Teacher of the year explains why he's leaving district in unforgettable 3-minute speech

"I'm leaving in hopes that I can regain the ability to do the job that I love."

Lee Allen

For all of our disagreements in modern American life, there are at least a few things most of us can agree on. One of those is the need for reform in public education. We don't all agree on the solutions but many of the challenges are undeniable: retaining great teachers, reducing classroom size and updating the focus of student curriculums to reflect the ever-changing needs of a globalized workforce.

And while parents, politicians and activists debate those remedies, one voice is all-too-often ignored: that of teachers themselves.

This is why a short video testimony from a teacher in the Atlanta suburb of Gwinnett County went viral recently. After all, it's hard to deny the points made by someone who was just named teacher of the year and used the occasion to announce why he will be leaving the very school district that just honored him with that distinction.

Keep ReadingShow less
Joy

Tea time: how this boutique blends cultures from around the world

Ethically sourced, modern clothes for kids that embrace adventure, inspire connections and global thinking.

The Tea Collection combines philanthropic efforts with a deep rooted sense of multiculturalism into each of their designs so that kids can grow up with global sensibilities. They make clothes built to last with practicality and adventure in mind. But why "Tea"?

Let's spill it. Tea is a drink shared around the world with people from all different cultures. It is a common thread that weaves the world together. The Tea Collection was born from a love of travel and a love of sharing tea with different people in different places. Inspired by patterns from around the world, these clothes help children develop a familiarity with global communities.

Tea sources their materials ethically and ensures that each of their partners abide to strict codes of conduct. They have a zero-tolerance policy for anything "even slightly questionable" and make sure that they regularly visit their manufacturing partners to ensure that they're supporting positive working conditions.

Since 2003, The Tea Collection has partnered with the Global Fund for Children and has invested in different grassroots organizations that create community empowered programs to uplift kids in need. They donate 10% of their proceeds and have already contributed over $500,000 to different organizations such as: The Homeless Prenatal Program (San Francisco, CA, USA), Door of Faith Orphanage (Baja California, Mexico), Little Sisters Fund (Nepal) and others in Peru, Sri Lanka, India, Italy and Haiti.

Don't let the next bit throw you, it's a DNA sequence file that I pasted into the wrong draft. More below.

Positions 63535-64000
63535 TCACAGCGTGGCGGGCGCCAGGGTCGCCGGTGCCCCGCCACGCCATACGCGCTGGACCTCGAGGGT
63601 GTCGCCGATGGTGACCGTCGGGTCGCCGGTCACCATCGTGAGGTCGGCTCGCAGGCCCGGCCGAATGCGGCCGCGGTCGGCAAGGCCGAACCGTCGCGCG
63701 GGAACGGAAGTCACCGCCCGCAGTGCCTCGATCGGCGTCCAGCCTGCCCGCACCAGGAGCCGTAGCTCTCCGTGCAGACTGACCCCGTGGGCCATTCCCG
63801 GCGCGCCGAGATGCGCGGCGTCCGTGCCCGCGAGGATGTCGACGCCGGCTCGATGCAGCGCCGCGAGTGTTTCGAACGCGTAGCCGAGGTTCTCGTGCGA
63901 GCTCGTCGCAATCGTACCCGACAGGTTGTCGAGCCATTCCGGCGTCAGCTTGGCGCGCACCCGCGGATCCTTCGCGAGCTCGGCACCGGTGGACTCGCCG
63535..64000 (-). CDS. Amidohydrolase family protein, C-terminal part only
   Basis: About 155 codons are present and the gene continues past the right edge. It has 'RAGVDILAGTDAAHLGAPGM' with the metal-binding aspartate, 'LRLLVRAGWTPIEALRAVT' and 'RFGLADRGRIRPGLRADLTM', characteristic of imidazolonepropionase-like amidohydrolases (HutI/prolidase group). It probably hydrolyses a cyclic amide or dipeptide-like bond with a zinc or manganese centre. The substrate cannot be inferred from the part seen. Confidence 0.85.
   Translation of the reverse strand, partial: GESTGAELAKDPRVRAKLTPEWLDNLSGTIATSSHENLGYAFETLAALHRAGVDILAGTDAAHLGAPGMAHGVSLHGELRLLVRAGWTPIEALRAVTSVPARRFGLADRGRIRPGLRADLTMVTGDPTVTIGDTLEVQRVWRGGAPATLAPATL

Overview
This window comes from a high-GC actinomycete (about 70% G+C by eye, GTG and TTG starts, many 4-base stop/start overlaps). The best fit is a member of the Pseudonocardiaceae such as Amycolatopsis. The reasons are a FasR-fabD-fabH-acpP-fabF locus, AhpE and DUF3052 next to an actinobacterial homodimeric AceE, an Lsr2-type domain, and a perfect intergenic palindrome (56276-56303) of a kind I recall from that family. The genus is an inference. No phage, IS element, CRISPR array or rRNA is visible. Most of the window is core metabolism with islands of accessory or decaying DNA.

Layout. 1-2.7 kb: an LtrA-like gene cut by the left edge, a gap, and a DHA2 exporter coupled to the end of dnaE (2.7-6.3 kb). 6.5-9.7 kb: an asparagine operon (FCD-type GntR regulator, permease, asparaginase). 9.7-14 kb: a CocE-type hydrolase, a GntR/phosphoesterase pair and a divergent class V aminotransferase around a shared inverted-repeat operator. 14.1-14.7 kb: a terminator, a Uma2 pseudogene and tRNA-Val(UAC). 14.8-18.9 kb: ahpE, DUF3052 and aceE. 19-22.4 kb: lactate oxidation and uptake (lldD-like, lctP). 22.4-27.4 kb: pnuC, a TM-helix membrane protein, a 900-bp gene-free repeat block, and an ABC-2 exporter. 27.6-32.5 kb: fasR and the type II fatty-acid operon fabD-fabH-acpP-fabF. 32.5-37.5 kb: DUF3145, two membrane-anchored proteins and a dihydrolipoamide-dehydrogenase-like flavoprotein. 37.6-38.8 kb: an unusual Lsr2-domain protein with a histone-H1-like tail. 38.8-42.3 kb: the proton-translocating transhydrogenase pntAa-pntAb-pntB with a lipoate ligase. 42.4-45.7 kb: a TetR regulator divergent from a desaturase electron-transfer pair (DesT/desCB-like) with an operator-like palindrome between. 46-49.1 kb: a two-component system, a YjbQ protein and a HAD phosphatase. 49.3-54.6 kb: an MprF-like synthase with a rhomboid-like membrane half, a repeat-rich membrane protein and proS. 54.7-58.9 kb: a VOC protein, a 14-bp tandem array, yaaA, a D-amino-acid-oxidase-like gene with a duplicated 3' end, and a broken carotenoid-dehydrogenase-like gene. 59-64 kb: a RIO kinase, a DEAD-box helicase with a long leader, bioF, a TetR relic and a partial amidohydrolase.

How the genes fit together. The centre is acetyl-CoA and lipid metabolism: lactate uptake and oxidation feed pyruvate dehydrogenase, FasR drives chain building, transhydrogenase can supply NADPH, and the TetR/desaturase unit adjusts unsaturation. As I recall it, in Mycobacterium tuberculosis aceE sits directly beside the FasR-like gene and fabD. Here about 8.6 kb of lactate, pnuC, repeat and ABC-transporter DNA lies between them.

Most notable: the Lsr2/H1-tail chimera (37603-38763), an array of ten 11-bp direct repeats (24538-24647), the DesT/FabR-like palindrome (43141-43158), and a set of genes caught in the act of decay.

But the best part about the Tea Collection? They're also an official member of the Kidizen Rewear Collective, which believes that clothes should stretch far beyond one child's use. They have their own external site for their preloved clothes that makes rewearing affordable. Families can trade in gently used Tea clothes and receive discounts for future products. Shopping the site helps keep clothes out of land fills and reduces the environmental impact of the fashion industry.

By creating heirloom style clothing made to last families can buy, sell, and trade clothes that can be reworn again and again. Because "new to you" doesn't always have to mean never been worn. And let's be honest, we all know how fast kids grow! Shopping preloved clothes is a great way to keep styles fresh without harming the environment or feeling guilty about not getting the most out of certain styles.

But don't just take our word for it! Head over to the Tea Collection and see for yourself!

Upworthy has earned revenue through a partnership and/or may earn a portion of sales revenue from purchases made through links on our site.

Golden retriever has cutest reaction to sister walking.

Here at Upworthy we look for stories that will make you smile and warm your heart and, let’s face it, we could all use a little help in the smile department these days. When we ran across this ridiculously sweet story on The Dodo about a golden retriever and his little human sister, we simply had to share it with you. Taco is a 3-year-old golden retriever who has been lovingly waiting for his new baby sister, Vanora, to be able to play with him, and the day has finally come.

Keep ReadingShow less